The 2017 World Rally Championship was being hailed as a return to the Group B era, with an excited buzz from commentators about how these are the fastest cars in the history of rallying. Sadly, the speed of the cars wasn’t the only aspect of 2017 to be reminiscent of the Group B era; the beginning of the season was overshadowed when a spectator was killed on the very first stage of the year. The FIA quickly started considering rule changes to keep average speeds below 80mph and have already begun cancelling stages to highlight to other rallies that they will not tolerate exceedingly high speed stages.
However, the first two rallies of 2016 have provided plenty of excitement. In Monte Carlo it seemed as if Thierry Neuville had it in the bag until an error on Saturday evening damaged his suspension and lost him 32 minutes. This allowed reigning world champion Sebastian Ogier to come back from a poor start to take the win. Engine issues for M-Sport’s Ott Tanak meant that Jari-Matti Latvala took second place in Toyota’s first outing since 1999.
Three weeks later in Sweden and it was as if history was repeating itself for Neuville. He was well in the lead when, once again, he crashed on the Saturday evening. The only points that he has scored across the two rallies have been from the powerstage bonuses, which is exceedingly frustrating for Hyundai given that without those mistakes Neuville was on to win both events. This time it was Latvala who took the win, much to the surprise to those who didn’t expect the Toyota to have anywhere near the pace that Latvala is getting out of the car. Tanak and Ogier rounded out the top three respectively, with Latvala taking an early lead in the drivers’ championship by four points.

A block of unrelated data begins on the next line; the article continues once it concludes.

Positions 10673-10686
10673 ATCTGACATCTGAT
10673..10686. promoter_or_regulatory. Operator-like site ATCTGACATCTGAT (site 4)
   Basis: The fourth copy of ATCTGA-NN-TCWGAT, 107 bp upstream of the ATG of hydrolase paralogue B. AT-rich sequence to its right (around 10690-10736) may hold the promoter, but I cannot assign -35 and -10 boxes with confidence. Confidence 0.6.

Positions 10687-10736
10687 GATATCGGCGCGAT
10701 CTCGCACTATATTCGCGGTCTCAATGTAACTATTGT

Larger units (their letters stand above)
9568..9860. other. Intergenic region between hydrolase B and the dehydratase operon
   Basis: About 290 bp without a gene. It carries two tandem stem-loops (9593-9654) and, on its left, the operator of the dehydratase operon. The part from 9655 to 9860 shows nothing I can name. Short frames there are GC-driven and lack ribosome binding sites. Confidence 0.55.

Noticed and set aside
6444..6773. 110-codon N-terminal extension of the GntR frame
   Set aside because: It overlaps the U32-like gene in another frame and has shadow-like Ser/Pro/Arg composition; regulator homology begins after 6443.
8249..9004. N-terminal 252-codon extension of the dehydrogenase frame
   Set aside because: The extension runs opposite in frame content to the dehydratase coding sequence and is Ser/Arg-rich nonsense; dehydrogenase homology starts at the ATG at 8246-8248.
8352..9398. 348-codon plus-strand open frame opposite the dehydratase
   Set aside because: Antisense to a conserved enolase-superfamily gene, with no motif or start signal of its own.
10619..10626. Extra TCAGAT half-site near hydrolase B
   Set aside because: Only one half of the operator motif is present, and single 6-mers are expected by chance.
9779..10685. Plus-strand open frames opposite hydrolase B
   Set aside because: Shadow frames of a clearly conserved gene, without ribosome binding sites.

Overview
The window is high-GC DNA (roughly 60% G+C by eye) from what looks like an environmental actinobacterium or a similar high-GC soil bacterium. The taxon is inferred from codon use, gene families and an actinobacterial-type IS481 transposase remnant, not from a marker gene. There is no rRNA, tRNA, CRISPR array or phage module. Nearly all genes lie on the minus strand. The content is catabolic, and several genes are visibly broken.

Latvala’s success is unexpected for a driver that nearly didn’t have a seat after VW left the championship at the end of 2016. Toyota was overlooked by both Kris Meeke and Ogier, with the season anticipated to be simply a learning year for the team as they adjusted to being back in the championship. But both Latvala and Toyota have been defying expectations in 2017.
It remains to be seen if Neuville can hold it together through Saturday evening, his apparent nemesis, in Mexico and start putting the points on the board that he deserves. The climate couldn’t be more different to Sweden, but will the pattern from the last couple of rallies hold? Whatever happens, underestimate Latvala and Toyota at your peril.